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Multidisciplinair zorgmodel in verzorgingshuizen

Marijke Boorsma, Dinnus Frijters, Dirk Knol, Miel Ribbe, Giel Nijpels, Hein van Hout
2012 Huisarts en Wetenschap  
Dit artikel is een bewerkte vertaling van: Boorsma M, Frijters DHM, Knol DL, Ribbe ME, Nijpels G, Van Hout HPJ.  ...  Nijpels, hoogleraar huisartsgeneeskunde. Afdeling Epidemiologie en biostatistiek: D.L. Knol, senior onderzoeker. Afdeling Verpleeghuisgeneeskunde: prof.dr. M.E.  ...  we met de Short Form 12 (SF12) gemeten. 19, 20 De secundaire uitkomsten waren de volgende: Interme z zo Foto: Shutterstock/Jakub Cejpek Samenvatting Boorsma M, Frijters DHM, Knol DL, Ribbe ME, Nijpels  ... 
doi:10.1007/s12445-012-0076-9 fatcat:2aayvzqvmbgexekeizhiro22ry

De effectiviteit van leefstijlinterventies in de eerste lijn

Jeroen Lakerveld, Sandra Bot, Giel Nijpels
2014 Huisarts en Wetenschap  
Hooggecontroleerde onderzoeken (efficacy trials) hebben overtuigend aangetoond dat het mogelijk Samenvatting Lakerveld J, Bot SD, Nijpels G.  ...  Nijpels, hoogleraar huisartsgeneeskunde met speciale aandacht voor diabehet Leefstijl Onderzoek West-Friesland gefinancierd. tense PJ, Dekker JM, et al.  ...  Jeroen Lakerveld, Sandra Bot, Giel Nijpels is om het ontstaan van DM II bij volwassenen met een licht gestoorde glucosetolerantie uit te stellen door middel van een intensief leefstijlprogramma.  ... 
doi:10.1007/s12445-014-0036-7 fatcat:45ro6bapl5cujjsq633hox5sf4

Insulin Sensitivity and Albuminuria: The RISC Study

Stefan Pilz, Femke Rutters, Giel Nijpels, Coen D.A. Stehouwer, Kurt Højlund, John J. Nolan, Beverley Balkau, Jacqueline M. Dekker
2014 Diabetes Care  
OBJECTIVE Accumulating evidence suggests an association between insulin sensitivity and albuminuria, which, even in the normal range, is a risk factor for cardiovascular diseases. We evaluated whether insulin sensitivity is associated with albuminuria in healthy subjects. RESEARCH DESIGN AND METHODS We investigated 1,415 healthy, nondiabetic participants (mean age 43.9 6 8.3 years; 54.3% women) from the RISC (Relationship between Insulin Sensitivity and Cardiovascular Disease) study, of whom
more » ... participated in a follow-up examination after 3 years. At baseline, insulin sensitivity was assessed by hyperinsulinemiceuglycemic clamps, expressed as the M/I value. Oral glucose tolerance test-based insulin sensitivity (OGIS), homeostasis model assessment of insulin resistance (HOMA-IR), and urinary albumin-to-creatinine ratio (UACR) were determined at baseline and follow-up. RESULTS Microalbuminuria (UACR ‡30 mg/g) was present in fewer than 2% at either study visit. After multivariate adjustments, there was no cross-sectional association between UACR and any measure of insulin sensitivity. Neither OGIS nor HOMA-IR was significantly associated with follow-up UACR, but in a multivariate regression analysis, baseline M/I emerged as an independent predictor of UACR at follow-up (b-coefficient 20.14; P = 0.001). CONCLUSIONS In healthy middle-aged adults, reduced insulin sensitivity, assessed by hyperinsulinemic-euglycemic clamp, is continuously associated with a greater risk of increasing albuminuria. This finding suggests that reduced insulin sensitivity either is simply related to or might causally contribute to the initial pathogenesis of albuminuria. Higher levels of albuminuria are associated with an increased risk of mortality and cardiovascular events in patients with diabetes mellitus or arterial hypertension and the general population (1-3). Insights into the pathophysiology of albuminuria are of high clinical relevance since therapeutic interventions to reduce albuminuria are often accompanied by improvements in cardiovascular outcomes (3). Microalbuminuria is also regarded as a marker of a certain form of endothelial dysfunction, but there exists still no clear picture on the direction of the cause and effect relationship (4-6). Alternatively, microalbuminuria and vascular diseases/endothelial dysfunction may also be caused by a common pathophysiologic process (7) .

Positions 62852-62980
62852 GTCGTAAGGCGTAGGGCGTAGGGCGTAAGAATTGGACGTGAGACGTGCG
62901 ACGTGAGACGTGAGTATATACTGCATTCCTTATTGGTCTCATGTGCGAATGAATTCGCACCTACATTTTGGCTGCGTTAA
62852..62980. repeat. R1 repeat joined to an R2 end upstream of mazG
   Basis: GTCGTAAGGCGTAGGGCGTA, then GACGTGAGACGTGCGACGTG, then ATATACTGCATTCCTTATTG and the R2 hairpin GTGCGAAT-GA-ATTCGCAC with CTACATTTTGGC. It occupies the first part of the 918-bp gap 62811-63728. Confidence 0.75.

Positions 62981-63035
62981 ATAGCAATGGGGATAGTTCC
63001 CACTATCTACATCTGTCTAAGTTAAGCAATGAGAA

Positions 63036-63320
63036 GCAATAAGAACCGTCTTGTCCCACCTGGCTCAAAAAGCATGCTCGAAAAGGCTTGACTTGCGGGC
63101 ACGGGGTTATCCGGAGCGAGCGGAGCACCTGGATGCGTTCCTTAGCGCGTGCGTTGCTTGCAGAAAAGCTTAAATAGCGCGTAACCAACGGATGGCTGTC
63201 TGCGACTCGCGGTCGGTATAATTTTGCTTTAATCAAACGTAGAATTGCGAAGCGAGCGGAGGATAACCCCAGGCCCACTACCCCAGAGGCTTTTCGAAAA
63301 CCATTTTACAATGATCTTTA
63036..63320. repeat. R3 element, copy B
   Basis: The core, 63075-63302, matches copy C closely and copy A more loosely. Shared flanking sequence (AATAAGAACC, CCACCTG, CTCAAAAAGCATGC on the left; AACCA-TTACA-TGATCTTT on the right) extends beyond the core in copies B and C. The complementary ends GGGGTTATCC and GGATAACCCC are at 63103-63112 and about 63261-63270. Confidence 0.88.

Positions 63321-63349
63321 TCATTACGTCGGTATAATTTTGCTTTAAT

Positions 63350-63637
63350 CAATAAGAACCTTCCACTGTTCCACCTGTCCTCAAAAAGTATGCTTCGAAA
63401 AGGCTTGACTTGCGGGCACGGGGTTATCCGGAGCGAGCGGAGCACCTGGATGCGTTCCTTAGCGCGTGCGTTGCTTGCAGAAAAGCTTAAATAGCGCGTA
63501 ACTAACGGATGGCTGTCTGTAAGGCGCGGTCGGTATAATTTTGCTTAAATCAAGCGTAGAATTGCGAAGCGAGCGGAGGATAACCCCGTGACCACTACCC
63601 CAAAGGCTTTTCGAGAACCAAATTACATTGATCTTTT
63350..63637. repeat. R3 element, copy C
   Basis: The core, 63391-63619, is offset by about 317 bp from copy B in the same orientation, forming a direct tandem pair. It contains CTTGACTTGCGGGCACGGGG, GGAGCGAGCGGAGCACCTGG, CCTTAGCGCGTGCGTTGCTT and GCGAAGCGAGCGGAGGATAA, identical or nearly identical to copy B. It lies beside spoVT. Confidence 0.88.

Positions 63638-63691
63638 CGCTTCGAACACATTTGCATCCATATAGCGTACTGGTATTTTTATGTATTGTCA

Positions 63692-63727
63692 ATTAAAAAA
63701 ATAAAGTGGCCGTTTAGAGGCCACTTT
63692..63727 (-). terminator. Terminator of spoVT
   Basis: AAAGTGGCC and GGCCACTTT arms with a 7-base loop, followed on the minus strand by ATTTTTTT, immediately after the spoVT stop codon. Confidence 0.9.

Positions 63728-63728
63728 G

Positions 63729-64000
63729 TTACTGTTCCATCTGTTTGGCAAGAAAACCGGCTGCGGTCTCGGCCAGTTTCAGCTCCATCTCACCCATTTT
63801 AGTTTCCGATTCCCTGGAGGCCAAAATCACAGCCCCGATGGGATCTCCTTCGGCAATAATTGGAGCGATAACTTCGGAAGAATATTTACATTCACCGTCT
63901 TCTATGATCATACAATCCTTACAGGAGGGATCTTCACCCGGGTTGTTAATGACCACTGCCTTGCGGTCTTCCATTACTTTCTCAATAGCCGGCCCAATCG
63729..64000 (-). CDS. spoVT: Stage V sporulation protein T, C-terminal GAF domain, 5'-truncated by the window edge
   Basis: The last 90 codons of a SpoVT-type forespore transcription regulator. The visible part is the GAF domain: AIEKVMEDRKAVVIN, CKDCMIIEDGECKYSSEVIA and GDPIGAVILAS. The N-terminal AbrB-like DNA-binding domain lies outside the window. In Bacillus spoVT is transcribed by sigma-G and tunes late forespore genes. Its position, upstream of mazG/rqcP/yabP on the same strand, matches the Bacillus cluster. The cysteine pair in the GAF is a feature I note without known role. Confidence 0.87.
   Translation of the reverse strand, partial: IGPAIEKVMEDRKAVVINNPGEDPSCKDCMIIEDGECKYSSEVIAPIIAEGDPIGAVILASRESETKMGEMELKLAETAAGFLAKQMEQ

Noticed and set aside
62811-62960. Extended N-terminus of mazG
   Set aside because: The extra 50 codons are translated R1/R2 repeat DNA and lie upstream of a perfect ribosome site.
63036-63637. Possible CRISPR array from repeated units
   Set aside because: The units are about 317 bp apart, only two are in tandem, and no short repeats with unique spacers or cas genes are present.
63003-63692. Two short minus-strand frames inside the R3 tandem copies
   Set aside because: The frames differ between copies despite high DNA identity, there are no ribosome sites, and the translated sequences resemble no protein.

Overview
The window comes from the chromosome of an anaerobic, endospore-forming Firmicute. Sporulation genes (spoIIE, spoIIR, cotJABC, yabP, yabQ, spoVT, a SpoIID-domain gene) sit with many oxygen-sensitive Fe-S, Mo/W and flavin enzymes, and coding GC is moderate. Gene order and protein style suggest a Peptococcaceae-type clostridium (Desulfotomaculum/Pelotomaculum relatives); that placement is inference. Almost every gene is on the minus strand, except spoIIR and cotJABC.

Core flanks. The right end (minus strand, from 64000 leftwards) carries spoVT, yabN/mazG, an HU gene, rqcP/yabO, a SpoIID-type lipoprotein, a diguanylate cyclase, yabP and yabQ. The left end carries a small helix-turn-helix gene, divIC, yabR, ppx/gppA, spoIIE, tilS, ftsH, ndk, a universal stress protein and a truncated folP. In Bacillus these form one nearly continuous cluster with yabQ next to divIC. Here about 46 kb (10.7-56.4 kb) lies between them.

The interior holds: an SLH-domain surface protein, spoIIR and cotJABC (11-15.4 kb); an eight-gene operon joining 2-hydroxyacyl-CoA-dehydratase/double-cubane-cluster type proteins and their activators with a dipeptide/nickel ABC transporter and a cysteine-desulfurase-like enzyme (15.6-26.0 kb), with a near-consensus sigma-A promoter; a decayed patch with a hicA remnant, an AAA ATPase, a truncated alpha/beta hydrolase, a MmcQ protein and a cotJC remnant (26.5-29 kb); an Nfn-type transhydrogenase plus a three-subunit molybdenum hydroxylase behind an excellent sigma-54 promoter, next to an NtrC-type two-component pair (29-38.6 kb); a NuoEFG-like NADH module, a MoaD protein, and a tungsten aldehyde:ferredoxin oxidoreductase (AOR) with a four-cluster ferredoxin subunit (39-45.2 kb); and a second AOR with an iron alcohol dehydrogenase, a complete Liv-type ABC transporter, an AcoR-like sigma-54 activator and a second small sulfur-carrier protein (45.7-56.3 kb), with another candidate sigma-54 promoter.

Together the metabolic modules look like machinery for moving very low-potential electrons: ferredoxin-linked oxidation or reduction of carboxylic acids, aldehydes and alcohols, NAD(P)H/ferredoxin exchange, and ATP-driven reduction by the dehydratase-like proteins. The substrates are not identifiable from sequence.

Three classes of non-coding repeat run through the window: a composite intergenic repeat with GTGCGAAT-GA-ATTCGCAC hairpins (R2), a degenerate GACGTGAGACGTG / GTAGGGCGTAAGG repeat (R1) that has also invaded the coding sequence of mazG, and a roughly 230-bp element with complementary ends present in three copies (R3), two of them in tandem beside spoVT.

doi:10.2337/dc13-2573 pmid:24623021 fatcat:zq4ppzz44jfjdiry5usg5tghwm

Identification of drug-related problems of elderly patients discharged from hospital

Jacqueline Hugtenburg, A Ahmad, Ruth Mast, Jacqueline Dekker, Giel Nijpels, Petra Elders
2014 Patient Preference and Adherence  
Drug-related problems (DRP) following hospital discharge are common among elderly patients using multiple drugs for the treatment of chronic diseases. The aim of this study was to investigate the occurrence of DRP in these patients using a specific tool for the identification of DRP by community pharmacists. An observational study involving 340 patients aged over 60 years using at least five prescription drugs and discharged from hospital. The occurrence of DRP was assessed by means of an
more » ... fication tool specifically developed for use by community pharmacists, including a semistructured patient interview and a checklist of common DRP. In total, 992 potential DRP were observed in the 340 patients (mean 2.9 ± 1.7). No drug prescribed but clear indication, an unnecessarily long duration of treatment, dose too low, and incorrect drug selection were the DRP most commonly observed. Ten percent of DRP occurring in 71 patients were drug-drug interactions. The number of DRP was related to the number of drugs prescribed. Frequently occurring DRP found using the patient interview were fear of side effects and no or insufficient knowledge of drug use. Medication of patients discharged from the pulmonary department and of those with type 2 diabetes was particularly associated with occurrence of DRP. Following hospital discharge, DRP occur frequently among elderly patients using five or more drugs for the treatment of chronic disease. The number of DRP increased with the number of drugs used. An important task for community pharmacists is to identify, resolve, and prevent the occurrence of DRP among this patient group. Since DRP are associated with an increased risk of hospital readmissions, morbidity, and mortality, it is very important to develop intervention strategies to resolve and prevent DRP.
doi:10.2147/ppa.s48357 pmid:24523581 pmcid:PMC3920925 fatcat:fv6ueel6rfdxva5hkqu5y7om7q